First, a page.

Over the past 20 years, Rafik has travelled all around India driving tourists and locals in his tuk tuk and taxi. He has seen every part of the country yet he is still so proud to be a Rajasthani! Unlike the other Indian men I’ve interacted with, Rafik is gentle and warm. He is not aggressive or boastful. He is genuine, loyal and a sincere pleasure to be around. He has never had a sip of alcohol or a drag of a joint, beedie or charra. He is responsible, reliable, honest, gracious, kind…I could go on all day. Overall, Rafik doesn’t want for anything, only that his clients are happy as they enjoy their trip.

In Jaipur, it is typical for tuk tuk drivers to host one tourist or tourist group during their entire stay in the pink city. Since there are so many attractions to see, the drivers will take you around the city and wait outside while you meander through the various palaces, forts, temples and museums. You pay them for their service in a lump sum at the end of your visit. Even though I read about the protocol before I arrived, I was a little reluctant to spend money on a personalized driver to follow me around all day. On my first day in Jaipur, Rafik suggested he drive me around but I decided to try a group tour instead.

Boy was that a mistake!

I took a “tour” in a giant army truck with no tour guide, a driver that only spoke Hindi and 9 Hindi speaking tourists. It took us a full hour to pick everyone up. We were given an hour to see The City Palace & Jantar Mantar. In fear of missing the bus, I only got to see The City Palace. After waiting another 20 minutes for the driver to show up, he took us to some huge bazaar where I had no interest to shop but felt the pressure to buy. Eventually, we made it to Amber Fort. We had an hour to explore an enormous fort so I almost got lost as I tried to finish the quick visit. It was time for the tour to end and we had only seen two places when they advertised for six or seven. I hopped off the bus just inside the city walls and took another tuk tuk back to my hotel.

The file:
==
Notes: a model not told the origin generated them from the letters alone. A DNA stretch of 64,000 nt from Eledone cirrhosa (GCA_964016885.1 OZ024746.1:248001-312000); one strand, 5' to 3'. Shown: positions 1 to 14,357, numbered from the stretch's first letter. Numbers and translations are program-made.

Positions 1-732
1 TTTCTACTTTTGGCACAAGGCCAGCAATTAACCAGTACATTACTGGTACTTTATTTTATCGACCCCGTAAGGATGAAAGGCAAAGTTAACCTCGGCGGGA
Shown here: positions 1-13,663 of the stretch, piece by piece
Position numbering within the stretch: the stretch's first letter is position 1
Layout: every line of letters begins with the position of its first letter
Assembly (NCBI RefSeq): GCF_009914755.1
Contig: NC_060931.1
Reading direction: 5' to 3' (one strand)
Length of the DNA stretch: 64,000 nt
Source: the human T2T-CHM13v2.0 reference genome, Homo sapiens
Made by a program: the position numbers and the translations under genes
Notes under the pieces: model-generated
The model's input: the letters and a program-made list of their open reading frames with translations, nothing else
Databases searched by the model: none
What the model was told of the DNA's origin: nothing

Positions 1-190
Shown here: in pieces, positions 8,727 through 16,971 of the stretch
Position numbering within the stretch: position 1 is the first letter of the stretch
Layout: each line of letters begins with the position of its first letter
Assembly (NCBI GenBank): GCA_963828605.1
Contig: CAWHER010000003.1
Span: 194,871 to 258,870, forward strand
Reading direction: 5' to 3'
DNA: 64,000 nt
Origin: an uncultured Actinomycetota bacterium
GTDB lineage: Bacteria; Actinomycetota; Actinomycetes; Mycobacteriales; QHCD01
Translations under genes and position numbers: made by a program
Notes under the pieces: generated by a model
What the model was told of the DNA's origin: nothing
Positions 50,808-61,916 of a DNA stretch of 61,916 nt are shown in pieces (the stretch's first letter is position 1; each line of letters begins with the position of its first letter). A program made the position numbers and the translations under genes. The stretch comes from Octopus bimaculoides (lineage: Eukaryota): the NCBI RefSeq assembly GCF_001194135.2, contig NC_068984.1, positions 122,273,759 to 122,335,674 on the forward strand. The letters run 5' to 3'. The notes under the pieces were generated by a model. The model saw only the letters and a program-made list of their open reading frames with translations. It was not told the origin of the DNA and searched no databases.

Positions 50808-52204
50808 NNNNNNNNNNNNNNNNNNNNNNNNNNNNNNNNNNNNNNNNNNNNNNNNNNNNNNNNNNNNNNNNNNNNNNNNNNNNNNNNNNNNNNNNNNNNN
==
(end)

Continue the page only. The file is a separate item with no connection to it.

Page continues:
When I got back, I immediately called Rafik and decided to take him up on his offer.

The rest of my time was easy, effortless and fun! Rafik drove me all over the city. We hit Albert Hall, Hawa Mahal, Jantar Mantar, Ngaragh Fort, Jawal Mahar, Monkey Temple, Hanuman Temple, Iswar Gol and the Royal Tumbas. I even rode a camel.

He introduced me to a few local spots where I could find the best Lassi and Chai around. We enjoyed conversation over lots of Dahl Makhani and Palak Panner.

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I learned about his city, heard his story and enjoyed my final days of my journey in India with a man who has so little but yet so much. Rafik’s smile is rich with splendor, so vibrant and full of pure joy….Truly Magical!

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Thank you Rafik for being a decent man and guiding me around the pink city with ease, care and security. I am forever grateful for you and your kindness. You are a bright light that has surely helped me to see the bright side of this incredible journey in India!

Dhanyabad & Ram Ram Sa,

Denelle